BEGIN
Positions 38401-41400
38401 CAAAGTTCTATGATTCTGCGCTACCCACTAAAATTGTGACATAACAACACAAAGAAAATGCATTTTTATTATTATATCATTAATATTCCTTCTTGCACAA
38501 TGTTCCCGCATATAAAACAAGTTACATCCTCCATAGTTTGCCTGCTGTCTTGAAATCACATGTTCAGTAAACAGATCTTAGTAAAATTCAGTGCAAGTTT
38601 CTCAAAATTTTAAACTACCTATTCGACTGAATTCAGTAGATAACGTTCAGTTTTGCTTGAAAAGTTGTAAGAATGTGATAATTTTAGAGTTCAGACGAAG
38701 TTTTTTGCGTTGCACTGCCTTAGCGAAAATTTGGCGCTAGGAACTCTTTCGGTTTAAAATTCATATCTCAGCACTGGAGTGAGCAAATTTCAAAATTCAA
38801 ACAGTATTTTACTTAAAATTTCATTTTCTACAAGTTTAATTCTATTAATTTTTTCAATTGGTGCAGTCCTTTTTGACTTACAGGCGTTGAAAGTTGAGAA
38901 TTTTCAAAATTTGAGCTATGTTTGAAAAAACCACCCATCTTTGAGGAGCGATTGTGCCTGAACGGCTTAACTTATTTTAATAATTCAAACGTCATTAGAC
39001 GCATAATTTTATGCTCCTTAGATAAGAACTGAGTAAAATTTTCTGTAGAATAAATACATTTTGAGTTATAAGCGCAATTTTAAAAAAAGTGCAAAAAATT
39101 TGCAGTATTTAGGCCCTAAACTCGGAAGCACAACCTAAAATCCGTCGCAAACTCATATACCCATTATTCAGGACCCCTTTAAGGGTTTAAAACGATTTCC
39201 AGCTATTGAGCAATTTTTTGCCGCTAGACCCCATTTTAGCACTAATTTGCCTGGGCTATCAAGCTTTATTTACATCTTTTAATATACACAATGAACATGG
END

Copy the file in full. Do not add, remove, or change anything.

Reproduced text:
Positions 38401-41400
38401 CAAAGTTCTATGATTCTGCGCTACCCACTAAAATTGTGACATAACAACACAAAGAAAATGCATTTTTATTATTATATCATTAATATTCCTTCTTGCACAA
38501 TGTTCCCGCATATAAAACAAGTTACATCCTCCATAGTTTGCCTGCTGTCTTGAAATCACATGTTCAGTAAACAGATCTTAGTAAAATTCAGTGCAAGTTT
38601 CTCAAAATTTTAAACTACCTATTCGACTGAATTCAGTAGATAACGTTCAGTTTTGCTTGAAAAGTTGTAAGAATGTGATAATTTTAGAGTTCAGACGAAG
38701 TTTTTTGCGTTGCACTGCCTTAGCGAAAATTTGGCGCTAGGAACTCTTTCGGTTTAAAATTCATATCTCAGCACTGGAGTGAGCAAATTTCAAAATTCAA
38801 ACAGTATTTTACTTAAAATTTCATTTTCTACAAGTTTAATTCTATTAATTTTTTCAATTGGTGCAGTCCTTTTTGACTTACAGGCGTTGAAAGTTGAGAA
38901 TTTTCAAAATTTGAGCTATGTTTGAAAAAACCACCCATCTTTGAGGAGCGATTGTGCCTGAACGGCTTAACTTATTTTAATAATTCAAACGTCATTAGAC
39001 GCATAATTTTATGCTCCTTAGATAAGAACTGAGTAAAATTTTCTGTAGAATAAATACATTTTGAGTTATAAGCGCAATTTTAAAAAAAGTGCAAAAAATT
39101 TGCAGTATTTAGGCCCTAAACTCGGAAGCACAACCTAAAATCCGTCGCAAACTCATATACCCATTATTCAGGACCCCTTTAAGGGTTTAAAACGATTTCC
39201 AGCTATTGAGCAATTTTTTGCCGCTAGACCCCATTTTAGCACTAATTTGCCTGGGCTATCAAGCTTTATTTACATCTTTTAATATACACAATGAACATGG